## Stream: maths

### Topic: image vs map and injective

#### Sean Leather (Jun 22 2018 at 07:21):

In data.finset, finset.map is defined as mapping an embedding or an injective function over a finset, and finset.image is mapping a function over a finset. Other mathlib components (e.g set, multiset, list, array, etc.) do not make this distinction using this naming scheme.

I think there is a useful distinction to be made here. For example, grep data/list/basic.lean for injective: these declarations could be changed to use embedding. But I'm not sure about the image vs map naming. Is this a standard thing? If so, can we implement it for other components? If not, can we come up with a meaningful naming distinction for mapping a function and mapping an injective function and implement that?

#### Reid Barton (Jun 22 2018 at 14:07):

The purpose of the distinction is that while finset.map and finset.image do the same thing, namely compute the image of a finite set under a function, they do so under incomparable hypotheses. Some hypothesis is necessary because we somehow need to ensure that the resulting finset has no duplicates. finset.image requires the target to have decidable equality, which is a free assumption when doing classical mathematics. finset.map requires the function to be injective.

#### Reid Barton (Jun 22 2018 at 14:09):

finset.map is also much cheaper computationally, since it just has to apply the given function n times. I guess this is where the name map comes from; computationally, it's just mapping a function over a data structure (the Prop part does not exist computationally). finset.image has to check the resulting list for duplicates and remove them, which takes time O(n^2).

#### Reid Barton (Jun 22 2018 at 14:11):

As far as the other types you mentioned are concerned, the "positive" types multiset, list, array have no constraints analogous to the uniqueness in a finset, so we can just use the map implementation in all cases. For the "negative" type set (set t = t -> Prop) we can't really hope to compute the image, so we can just use the logical definition.

#### Sean Leather (Jun 25 2018 at 06:46):

@Reid Barton Thanks for the very informative response! I neither noticed the [decidable_eq β] on finset.image nor realized its impact, so that's good to know.

I'm still not quite clear on what should be named what. Let me propose what I infer and anybody can shoot it down:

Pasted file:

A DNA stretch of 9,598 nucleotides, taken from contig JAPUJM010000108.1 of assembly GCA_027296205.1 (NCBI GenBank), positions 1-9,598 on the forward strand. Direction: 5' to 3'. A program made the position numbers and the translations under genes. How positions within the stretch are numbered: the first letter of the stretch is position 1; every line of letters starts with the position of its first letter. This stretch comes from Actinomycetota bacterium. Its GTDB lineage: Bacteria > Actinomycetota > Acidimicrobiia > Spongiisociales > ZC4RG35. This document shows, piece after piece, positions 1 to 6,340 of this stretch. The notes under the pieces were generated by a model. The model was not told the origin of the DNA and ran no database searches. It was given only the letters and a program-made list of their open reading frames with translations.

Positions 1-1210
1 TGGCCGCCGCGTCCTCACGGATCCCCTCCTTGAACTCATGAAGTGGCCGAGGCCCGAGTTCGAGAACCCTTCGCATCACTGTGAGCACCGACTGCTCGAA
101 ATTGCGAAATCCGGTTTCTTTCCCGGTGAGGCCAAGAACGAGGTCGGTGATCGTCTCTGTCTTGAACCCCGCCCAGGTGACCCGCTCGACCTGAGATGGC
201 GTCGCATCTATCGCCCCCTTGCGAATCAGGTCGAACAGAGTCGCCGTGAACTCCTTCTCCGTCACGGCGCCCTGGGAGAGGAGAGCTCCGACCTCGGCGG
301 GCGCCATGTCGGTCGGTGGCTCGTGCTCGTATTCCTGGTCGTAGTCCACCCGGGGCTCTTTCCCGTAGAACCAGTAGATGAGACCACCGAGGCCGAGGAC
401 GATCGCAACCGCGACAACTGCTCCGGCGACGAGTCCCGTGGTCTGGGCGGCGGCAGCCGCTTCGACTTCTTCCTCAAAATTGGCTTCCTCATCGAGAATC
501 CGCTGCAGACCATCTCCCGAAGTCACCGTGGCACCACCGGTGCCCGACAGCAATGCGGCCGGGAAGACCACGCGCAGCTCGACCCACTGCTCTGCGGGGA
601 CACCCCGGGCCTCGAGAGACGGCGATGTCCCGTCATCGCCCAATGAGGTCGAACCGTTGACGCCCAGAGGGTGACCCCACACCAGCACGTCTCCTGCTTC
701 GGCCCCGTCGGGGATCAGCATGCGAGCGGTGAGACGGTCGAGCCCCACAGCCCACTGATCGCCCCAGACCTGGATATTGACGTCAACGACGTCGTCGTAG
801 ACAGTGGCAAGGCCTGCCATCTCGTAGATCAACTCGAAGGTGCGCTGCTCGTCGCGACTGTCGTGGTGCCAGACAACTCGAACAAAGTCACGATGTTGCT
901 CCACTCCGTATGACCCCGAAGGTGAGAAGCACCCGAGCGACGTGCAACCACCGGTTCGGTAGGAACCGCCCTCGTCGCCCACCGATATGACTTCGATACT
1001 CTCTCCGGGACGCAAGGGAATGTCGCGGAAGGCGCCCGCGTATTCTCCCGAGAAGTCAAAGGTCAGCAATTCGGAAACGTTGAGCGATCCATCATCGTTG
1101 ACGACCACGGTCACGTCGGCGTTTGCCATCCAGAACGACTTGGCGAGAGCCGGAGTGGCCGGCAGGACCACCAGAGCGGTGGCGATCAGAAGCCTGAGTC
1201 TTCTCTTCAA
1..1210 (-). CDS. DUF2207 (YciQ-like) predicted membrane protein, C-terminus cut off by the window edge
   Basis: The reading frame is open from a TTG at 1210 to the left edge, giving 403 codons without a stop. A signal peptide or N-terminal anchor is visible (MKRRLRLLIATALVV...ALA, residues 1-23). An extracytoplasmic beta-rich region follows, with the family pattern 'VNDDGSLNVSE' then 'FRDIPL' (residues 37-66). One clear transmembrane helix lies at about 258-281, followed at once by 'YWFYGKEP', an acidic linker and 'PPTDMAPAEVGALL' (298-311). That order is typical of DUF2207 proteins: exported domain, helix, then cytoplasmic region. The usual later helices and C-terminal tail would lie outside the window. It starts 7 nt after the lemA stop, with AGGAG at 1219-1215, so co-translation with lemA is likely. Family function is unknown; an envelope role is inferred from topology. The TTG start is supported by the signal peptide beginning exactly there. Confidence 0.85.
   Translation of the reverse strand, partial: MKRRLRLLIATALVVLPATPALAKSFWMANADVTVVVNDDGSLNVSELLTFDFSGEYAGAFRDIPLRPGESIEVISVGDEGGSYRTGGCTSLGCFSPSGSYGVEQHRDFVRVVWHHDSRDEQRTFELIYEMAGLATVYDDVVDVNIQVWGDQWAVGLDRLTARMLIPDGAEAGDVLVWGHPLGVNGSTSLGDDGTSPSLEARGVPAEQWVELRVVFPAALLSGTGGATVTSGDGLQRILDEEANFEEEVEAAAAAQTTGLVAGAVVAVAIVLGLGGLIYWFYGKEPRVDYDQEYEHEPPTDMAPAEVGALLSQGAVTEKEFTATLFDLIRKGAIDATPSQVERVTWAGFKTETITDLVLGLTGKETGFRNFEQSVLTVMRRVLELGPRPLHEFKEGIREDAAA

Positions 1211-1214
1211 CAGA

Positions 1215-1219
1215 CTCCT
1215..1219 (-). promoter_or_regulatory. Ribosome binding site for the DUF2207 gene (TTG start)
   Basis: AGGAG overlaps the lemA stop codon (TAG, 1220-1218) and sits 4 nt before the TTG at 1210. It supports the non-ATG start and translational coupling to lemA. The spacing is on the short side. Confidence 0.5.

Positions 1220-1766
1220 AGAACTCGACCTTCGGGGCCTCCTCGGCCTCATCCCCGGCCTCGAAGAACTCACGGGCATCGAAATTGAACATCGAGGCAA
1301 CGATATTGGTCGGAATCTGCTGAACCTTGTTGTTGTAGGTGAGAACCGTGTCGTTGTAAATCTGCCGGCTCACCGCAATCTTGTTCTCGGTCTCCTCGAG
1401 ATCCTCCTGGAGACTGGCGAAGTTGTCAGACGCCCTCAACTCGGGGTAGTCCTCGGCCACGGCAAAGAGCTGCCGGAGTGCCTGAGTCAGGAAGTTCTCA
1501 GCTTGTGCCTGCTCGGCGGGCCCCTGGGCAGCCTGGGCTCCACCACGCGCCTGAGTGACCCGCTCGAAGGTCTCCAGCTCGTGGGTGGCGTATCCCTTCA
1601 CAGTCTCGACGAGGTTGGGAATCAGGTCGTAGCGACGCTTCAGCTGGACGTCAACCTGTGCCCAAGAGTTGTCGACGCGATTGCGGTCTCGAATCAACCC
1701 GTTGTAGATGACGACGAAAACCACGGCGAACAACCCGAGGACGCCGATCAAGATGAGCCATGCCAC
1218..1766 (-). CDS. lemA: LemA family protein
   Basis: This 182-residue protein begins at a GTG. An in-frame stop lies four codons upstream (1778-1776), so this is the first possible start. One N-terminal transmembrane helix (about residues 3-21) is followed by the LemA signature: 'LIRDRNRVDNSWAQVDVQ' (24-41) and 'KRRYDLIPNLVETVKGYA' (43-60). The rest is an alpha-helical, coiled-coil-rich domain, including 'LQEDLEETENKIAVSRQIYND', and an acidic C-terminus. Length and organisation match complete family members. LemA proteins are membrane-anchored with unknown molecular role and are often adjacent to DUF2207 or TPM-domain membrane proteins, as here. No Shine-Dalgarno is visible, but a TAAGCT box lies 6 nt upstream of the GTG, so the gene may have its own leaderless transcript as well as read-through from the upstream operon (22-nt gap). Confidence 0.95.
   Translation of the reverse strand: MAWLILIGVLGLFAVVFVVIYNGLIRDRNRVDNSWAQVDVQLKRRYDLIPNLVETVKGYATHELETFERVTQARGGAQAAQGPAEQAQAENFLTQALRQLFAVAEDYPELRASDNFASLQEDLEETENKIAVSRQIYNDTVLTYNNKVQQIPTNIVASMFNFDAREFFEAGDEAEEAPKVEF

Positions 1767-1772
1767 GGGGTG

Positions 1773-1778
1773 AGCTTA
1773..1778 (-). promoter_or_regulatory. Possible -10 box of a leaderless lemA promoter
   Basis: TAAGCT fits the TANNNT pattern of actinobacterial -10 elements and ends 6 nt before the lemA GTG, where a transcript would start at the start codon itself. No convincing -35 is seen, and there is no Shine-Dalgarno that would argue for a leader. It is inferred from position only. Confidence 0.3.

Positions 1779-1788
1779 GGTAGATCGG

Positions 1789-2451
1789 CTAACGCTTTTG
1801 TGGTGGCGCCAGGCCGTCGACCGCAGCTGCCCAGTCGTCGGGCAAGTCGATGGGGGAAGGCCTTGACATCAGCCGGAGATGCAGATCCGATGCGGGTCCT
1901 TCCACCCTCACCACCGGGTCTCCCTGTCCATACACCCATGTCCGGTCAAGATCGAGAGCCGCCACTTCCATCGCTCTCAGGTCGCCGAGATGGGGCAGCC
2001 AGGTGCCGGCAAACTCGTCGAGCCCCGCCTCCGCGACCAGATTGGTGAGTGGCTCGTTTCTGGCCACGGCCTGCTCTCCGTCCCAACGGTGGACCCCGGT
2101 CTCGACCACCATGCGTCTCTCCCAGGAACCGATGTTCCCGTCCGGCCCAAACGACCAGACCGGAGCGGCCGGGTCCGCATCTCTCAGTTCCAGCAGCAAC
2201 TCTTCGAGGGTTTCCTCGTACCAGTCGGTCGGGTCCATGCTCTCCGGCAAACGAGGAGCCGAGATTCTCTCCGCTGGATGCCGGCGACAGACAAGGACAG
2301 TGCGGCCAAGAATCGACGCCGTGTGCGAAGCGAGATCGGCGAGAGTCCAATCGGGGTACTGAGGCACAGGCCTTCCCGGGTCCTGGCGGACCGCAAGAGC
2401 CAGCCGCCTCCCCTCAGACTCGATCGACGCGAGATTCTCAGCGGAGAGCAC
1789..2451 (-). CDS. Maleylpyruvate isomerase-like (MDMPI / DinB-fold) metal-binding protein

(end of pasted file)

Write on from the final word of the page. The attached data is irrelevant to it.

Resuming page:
• set.image is the logical image of a set.
• finset.image is the analog to set.image for a finite set. Since set.image involves a equality test, it makes since that finset.image require decidable_eq on β.
• list.map, multiset.map, etc. are the standard (functor) mappings.
• finset.map is the implementation equivalent of list.map, etc. but requires injectivity to preserve the finset properties.

If I describe the situation as above, it makes sense to me.

That said, there are some cases where mapping an injective function over a list is useful. Is it worth creating an additional definition for list.map using embedding along with associated theorems?

def list.imap (f : α ↪ β) : list α → list β := list.map f.to_fun


I don't have any good thoughts on the name. Is there a standard here?

#### Mario Carneiro (Jun 25 2018 at 06:57):

I don't see a reason to have such a definition, since you can just write list.map f with the inserted coercion

#### Sean Leather (Jun 25 2018 at 07:00):

Right. The only reason would be for convenience, not for necessity of proof.

#### Sean Leather (Jun 25 2018 at 07:05):

The only reason would be for convenience, not for necessity of proof.

In fact, however, could you not say the same thing about finset.map?

#### Sean Leather (Jun 25 2018 at 07:07):

The main difference, of course, is that list.map is useful without injectivity and finset.map is not.

#### Mario Carneiro (Jun 25 2018 at 07:11):

I mean that there is no gain besides a slightly longer name

#### Mario Carneiro (Jun 25 2018 at 07:11):

If you want to use map on an injective function, just use it

#### Mario Carneiro (Jun 25 2018 at 07:12):

with finset.map there is a clear difference since the definition is different

#### Sean Leather (Jun 25 2018 at 07:32):

Oh, I see. You're referring to the use of list.map with an injective function. I was referring to the convenience of writing proofs for map with injectivity: you wouldn't have to specify injective f. Nonetheless, I concede that it's a pretty weak motivation.

Last updated: May 14 2021 at 18:28 UTC